It was a long arduous road from the day the thought of playing golf occurred to me and the first swing I took in an actual game. I learned a lot during that four months. I made some breakthroughs and I want to share those breakthroughs with you.
The best thing to happen to me during this period of time was the improvements in my physical conditioning and the loss of weight. This was a breakthrough! During this four month period I lost 26 pounds and four inches off my waist with no dieting or change of my eating habits. The only difference was I was much more active swinging the golf clubs. I made it a point to swing the clubs 3-4 times a week. Either in the yard with plastic practice balls or at the driving range. The weight loss aside, I couldn’t believe the changes in my physical conditioning. This alone was worth the thousand dollars I had paid out to this point. It was certainly cheaper than a heart attack!
Also, this was one exercise I would actually do. I have spent way too much money on unused work out equipment. Let me think, there was the treadmill, the cross country ski machine, the weight bench(s), the glider and the cross country trainer. The universal gym was my favorite. With it’s multiple work out stations and over head gizmos and gadgets you could hang a lot of clothes on it! Then we had the bikes and they were great fun, but they were a pain to load up and unload and load up and unload each trip out and back. My point is, this is one exercise I will actually do! And I can do it almost anywhere. I can even do it sans-ball in the parking lot beside my car at lunch.
The stretches I do before playing were very helpful. As a matter of fact I try to do them every morning. There are just three stretches I do. I found them in a free publication I got when I subscribed to Golf Digest magazine. The pamphlet was called “Breaking 100-90-80”. These stretches were referred to as the “only three golf stretches you need to know”. And I believe it. Doing these stretches properly takes about 6-8 minutes a day. Time well spent if you ask me.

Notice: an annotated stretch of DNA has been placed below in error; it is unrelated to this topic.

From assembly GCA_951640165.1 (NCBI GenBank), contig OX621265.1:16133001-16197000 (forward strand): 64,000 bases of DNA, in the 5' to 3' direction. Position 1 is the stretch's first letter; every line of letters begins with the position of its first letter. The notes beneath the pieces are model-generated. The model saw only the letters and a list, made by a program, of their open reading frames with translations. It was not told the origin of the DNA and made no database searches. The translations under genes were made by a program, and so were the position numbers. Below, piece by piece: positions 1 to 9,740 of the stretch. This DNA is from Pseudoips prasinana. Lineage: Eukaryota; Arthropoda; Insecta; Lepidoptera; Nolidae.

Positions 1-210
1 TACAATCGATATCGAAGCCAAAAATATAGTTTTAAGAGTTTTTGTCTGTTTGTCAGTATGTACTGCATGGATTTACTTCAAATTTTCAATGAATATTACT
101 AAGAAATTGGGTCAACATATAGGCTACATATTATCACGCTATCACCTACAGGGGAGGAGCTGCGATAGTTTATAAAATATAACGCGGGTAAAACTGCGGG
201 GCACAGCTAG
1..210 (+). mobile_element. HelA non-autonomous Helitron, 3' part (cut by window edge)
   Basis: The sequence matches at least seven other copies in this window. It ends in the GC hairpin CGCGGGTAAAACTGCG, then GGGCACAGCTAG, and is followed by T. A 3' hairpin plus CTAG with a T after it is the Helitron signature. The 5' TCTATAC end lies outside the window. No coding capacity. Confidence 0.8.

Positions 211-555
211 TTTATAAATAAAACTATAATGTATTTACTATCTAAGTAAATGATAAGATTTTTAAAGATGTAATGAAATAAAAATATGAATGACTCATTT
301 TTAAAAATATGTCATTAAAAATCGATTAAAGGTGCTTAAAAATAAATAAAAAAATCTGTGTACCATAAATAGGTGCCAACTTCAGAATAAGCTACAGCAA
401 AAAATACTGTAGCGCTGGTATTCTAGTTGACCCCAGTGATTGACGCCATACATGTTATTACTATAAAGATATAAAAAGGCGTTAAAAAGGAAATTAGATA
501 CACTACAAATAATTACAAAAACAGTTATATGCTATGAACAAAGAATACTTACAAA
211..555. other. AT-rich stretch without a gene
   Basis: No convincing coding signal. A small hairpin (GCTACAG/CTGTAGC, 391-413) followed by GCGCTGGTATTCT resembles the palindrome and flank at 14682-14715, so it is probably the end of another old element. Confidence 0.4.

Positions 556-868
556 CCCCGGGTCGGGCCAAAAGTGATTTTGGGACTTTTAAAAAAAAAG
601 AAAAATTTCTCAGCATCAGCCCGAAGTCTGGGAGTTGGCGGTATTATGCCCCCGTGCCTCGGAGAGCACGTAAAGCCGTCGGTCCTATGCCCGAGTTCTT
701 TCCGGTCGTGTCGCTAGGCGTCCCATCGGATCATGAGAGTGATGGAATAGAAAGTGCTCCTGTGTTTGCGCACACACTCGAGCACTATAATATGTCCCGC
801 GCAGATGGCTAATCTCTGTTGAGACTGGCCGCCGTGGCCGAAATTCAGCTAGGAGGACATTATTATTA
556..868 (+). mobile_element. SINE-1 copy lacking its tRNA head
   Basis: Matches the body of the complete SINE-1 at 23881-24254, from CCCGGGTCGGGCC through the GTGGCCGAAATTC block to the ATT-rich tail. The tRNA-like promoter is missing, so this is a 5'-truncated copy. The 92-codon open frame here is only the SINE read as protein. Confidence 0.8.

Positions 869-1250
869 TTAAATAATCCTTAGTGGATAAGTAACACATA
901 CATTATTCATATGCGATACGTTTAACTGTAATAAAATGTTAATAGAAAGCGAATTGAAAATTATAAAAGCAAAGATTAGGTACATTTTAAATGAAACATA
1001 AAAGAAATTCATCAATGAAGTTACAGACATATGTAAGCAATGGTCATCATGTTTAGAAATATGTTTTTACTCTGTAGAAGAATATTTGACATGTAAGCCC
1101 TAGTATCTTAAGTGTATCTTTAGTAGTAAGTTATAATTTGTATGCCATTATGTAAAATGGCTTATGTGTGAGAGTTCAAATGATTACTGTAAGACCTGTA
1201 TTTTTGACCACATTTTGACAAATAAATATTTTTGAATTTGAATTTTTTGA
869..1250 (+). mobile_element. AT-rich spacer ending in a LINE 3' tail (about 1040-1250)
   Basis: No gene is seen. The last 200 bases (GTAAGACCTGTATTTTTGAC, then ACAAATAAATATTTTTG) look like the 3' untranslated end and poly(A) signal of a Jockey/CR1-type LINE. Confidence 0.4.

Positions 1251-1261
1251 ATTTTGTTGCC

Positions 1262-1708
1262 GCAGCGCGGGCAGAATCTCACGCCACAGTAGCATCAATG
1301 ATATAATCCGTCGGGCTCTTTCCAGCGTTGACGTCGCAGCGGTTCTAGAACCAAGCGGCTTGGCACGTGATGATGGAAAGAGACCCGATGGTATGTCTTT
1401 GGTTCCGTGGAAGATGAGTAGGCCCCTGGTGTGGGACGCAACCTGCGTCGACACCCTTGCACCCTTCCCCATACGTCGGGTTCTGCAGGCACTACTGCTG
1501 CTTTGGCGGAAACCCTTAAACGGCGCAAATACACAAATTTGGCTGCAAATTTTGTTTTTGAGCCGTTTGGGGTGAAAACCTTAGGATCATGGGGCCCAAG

According to my chiropractor I have two minor misalignments in my spine. One is in the thoracic region which is between my shoulder blades. And the other is in my lumbar region or my lower back. It had been months since I was at the chiropractor’s office and I was in need of a tune up. The third morning I did these stretches I felt my spine shift a bit between my shoulder blades. I had felt this sensation before during the adjustments I had received from the chiropractor. A week later I felt the same thing in my lumbar region. I am not a trained medical professional, but these stretches, done carefully and properly, were good for me! The realignment of my spine was gradual and natural so do your stretches regularly.
Another breakthrough I had was when I was overwhelmed and forced to break down the swing into pieces. I worked each piece until I had that piece down consistently.
Getting the grip down solid was a big step. I use a modified Vardon grip. There are basically three types of golf grips. The Vardon (hands overlapping slightly, pinky and pointer interlocked), the modified Vardon (same grip but not interlocked) and the baseball bat grip. When I got the grip down my ball flight consistency really improved.
Next I worked on my setup. Specifically, how I addressed the ball. I worked on the distance I stood from the ball. I worked on how far forward or back in my stance I placed the ball. It varies according to club selection and lie angle. When using the driver the ball needs to be farther forward. When using irons and wedges the ball needs to be further back.